Sunday, April 5, 2020

As We Know It - Chapter 38

Chapter 38

The sweat from the sun on Hamish’s back turned instantly from the warm consequence of a sunny day to the frozen evidence of inescapable fear.

“You’re the Devil.”

The angel didn’t laugh out loud as it would have done if this had received the funding to be a Hollywood movie. She actually flinched and tutted and pressed her hands together in an expression of annoyance.

“Well, yes, that is me. But I sincerely resent what that name represents. I am who you think I am, but who you think I am is not entirely fair or accurate.”

“Who are you then?” asked Hamish.

“I am someone like you.” she replied, “I am someone who disagrees with God. More accurately, I am the fundamental disagreement with God. Everlasting and wholly contrasting; His oxymoron. I am the belief that the earth experiment is a waste of time, that it is cruel, that it is flawed. I am not God.”

“What does Jesus look like to you?” the Devil asked innocently.

“What does he look like?”


“Er, tall. Black.” Hamish thought hard. “Short hair, curly. He sort of looks like a picture of a black African in a school text book I had as a kid.”

“Right.” The Devil sat calmly and waited for Hamish to take the bait.


The Devil thought carefully before proceeding, “Was Sarah surprised that Jesus is black?” she said.

“We didn’t talk about it.” Hamish realised.

“Isn’t that odd?” prompted the Devil, using the oldest trick in the advertiser’s book to nudge Hamish towards the opinion she needed him to have; let him think he realised it himself.

It was odd, now that Hamish thought about it. He’d always thought that if Jesus was real he would be black. But Sarah hadn’t - she would have been surprised. She’d have mentioned it, wouldn’t she? Things had been very distant between them but surely not that bad, why hadn’t she mentioned it? Was the race issue such a barrier between them at the moment that she’d not wanted to discuss it? He felt himself deflating as the immensity of the gulf between them revealed itself in such clarity. He realised he hadn’t said anything and tried to muster his thoughts towards a response.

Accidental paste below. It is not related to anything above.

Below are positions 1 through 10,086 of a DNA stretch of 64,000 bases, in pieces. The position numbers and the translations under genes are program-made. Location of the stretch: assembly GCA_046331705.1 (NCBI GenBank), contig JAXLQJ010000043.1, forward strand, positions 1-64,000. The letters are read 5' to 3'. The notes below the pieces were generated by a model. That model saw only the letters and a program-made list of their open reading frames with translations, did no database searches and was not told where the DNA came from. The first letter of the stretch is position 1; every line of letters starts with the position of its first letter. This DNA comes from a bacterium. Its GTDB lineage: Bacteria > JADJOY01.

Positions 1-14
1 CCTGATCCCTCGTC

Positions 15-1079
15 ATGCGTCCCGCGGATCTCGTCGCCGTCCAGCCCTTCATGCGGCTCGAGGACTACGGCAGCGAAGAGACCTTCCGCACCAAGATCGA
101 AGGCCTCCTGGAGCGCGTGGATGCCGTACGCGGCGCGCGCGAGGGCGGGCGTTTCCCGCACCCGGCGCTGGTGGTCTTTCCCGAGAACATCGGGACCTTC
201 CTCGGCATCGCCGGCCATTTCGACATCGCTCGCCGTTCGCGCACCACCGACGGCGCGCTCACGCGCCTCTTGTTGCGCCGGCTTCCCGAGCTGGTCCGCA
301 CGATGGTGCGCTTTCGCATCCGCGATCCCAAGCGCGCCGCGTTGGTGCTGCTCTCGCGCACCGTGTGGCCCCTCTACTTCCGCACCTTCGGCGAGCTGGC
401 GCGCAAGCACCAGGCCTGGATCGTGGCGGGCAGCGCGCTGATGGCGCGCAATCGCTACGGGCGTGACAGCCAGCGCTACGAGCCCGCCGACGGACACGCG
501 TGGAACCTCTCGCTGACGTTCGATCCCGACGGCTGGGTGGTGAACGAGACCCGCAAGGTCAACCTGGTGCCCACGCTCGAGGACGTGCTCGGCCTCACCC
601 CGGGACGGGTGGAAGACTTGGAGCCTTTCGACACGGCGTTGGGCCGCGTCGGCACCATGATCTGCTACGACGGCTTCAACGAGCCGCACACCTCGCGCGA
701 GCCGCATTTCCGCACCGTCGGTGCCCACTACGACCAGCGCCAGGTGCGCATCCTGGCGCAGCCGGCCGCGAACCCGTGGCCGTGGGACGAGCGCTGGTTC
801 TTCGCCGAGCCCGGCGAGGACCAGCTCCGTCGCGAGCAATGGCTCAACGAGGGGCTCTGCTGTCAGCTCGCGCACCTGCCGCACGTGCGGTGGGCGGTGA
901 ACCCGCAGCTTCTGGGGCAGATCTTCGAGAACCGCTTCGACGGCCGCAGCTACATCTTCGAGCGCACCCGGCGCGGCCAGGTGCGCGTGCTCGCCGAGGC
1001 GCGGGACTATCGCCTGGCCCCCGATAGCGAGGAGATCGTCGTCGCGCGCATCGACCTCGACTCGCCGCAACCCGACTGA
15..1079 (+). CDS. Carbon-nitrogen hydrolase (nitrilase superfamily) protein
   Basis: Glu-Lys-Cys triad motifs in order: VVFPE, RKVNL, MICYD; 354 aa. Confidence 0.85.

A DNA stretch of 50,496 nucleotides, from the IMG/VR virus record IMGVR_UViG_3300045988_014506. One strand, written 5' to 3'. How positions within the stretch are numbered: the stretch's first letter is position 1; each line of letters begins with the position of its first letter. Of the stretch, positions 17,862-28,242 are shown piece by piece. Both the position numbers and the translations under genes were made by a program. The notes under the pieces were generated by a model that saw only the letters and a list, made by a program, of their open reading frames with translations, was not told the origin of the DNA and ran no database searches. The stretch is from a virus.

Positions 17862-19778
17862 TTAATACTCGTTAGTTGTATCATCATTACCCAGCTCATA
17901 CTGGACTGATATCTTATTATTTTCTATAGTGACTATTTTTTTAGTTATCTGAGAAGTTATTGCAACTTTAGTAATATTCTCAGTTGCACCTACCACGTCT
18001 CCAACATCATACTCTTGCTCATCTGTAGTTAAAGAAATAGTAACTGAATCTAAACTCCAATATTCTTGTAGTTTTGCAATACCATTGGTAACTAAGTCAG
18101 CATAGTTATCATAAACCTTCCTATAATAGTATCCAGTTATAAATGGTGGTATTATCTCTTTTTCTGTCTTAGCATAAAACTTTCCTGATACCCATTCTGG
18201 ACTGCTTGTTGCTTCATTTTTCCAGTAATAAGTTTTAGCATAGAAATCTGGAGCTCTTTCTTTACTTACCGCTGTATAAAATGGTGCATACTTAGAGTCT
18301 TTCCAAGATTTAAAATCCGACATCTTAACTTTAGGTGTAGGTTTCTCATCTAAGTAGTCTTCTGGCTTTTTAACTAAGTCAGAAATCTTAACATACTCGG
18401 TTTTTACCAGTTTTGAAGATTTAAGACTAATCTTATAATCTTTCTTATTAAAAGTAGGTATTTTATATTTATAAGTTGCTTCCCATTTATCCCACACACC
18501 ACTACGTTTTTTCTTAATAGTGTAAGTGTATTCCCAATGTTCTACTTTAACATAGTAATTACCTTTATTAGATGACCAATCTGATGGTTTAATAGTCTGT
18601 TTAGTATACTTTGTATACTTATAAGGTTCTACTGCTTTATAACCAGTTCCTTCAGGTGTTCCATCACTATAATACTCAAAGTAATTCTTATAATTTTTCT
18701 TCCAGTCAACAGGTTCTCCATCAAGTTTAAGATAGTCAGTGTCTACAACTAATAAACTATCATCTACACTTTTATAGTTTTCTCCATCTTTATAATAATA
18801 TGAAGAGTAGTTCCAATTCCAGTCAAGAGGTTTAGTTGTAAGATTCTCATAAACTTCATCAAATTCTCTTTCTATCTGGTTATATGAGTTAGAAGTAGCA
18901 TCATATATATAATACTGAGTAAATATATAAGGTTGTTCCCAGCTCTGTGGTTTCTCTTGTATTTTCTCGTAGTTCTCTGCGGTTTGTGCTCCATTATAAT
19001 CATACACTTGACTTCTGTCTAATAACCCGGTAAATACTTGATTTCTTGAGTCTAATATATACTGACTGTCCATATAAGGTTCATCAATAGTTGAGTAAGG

“Yeah, it is odd.” he managed.

“Maybe she didn’t think he was black?” the Devil laid another acetate layer of thought over Hamish’s mental projector. Hamish’s mind’s eye whizzed back to that conversation at the pub with Jesus.

“Can you tell I’m black?” he asked the Devil.

“Of course.” the Devil left it at that.

“Jesus couldn’t. Or at least he said he couldn’t. Could he stop someone seeing the colour in him too?”

“No.” The Devil delicately created two syllables from one and let it hang in a sing song pitch. She avoided eye contact with Hamish, patiently waiting and teasing, letting his confusion and anger carry him forward towards her.

“So, she just didn’t want to admit to me that I was right?”

The Devil considered this for a moment. She’d forgotten quite how caught up in themselves humans could be. If you gave them an emotional aspect to an issue it swiftly become all encompassing. Could it be useful? Certainly leaving Hamish on an anti-Sarah path played comfortably into her overall aim of keeping the bet with God firmly in her favour. It wasn’t where she had been heading but it could certainly work. Something was niggling in the back of her thoughts though… a desire to paint over the brilliant image of Jesus she had suckled on for 2000 years. The desire for revenge was too strong to leave Jesus out of it. She opened her mouth again;

“Maybe Jesus wasn’t black to her.” A fruit machine spin of possible meanings clatter rolled through Hamish’s mind and none of them stuck with a winning explanation.

“I don’t understand?”

“Maybe, when Sarah looked at Jesus, he wasn’t black. Maybe she saw something different...”

Hamish started to ask the Devil how that was possible but stopped as soon as he realised what a stupid question that was.

“He looks different to different people?”

“Didn’t you question how much he looked exactly like you thought he would?”


Of course you didn’t, thought the Devil. The egotism of the human brain.

“He looks exactly like everyone thought he would.” The Devil waited to see how Hamish would respond. Was his negative spiral steep enough to carry him all the way down to the Devil’s trap?

“He looks exactly like everyone thought he would…?” Hamish tested wonderingly. The Devil sighed inwardly, wondering not for the first time in her existence why God put so much stock in a species that repeated things quite so often. What help did they expect repeating to be? “He looks exactly like everyone thought he would.” said Hamish again and the Devil rolled her mind’s eye. “So, he looks different to everyone who looks at him? He is capable of looking just like you imagined he would? To everyone?”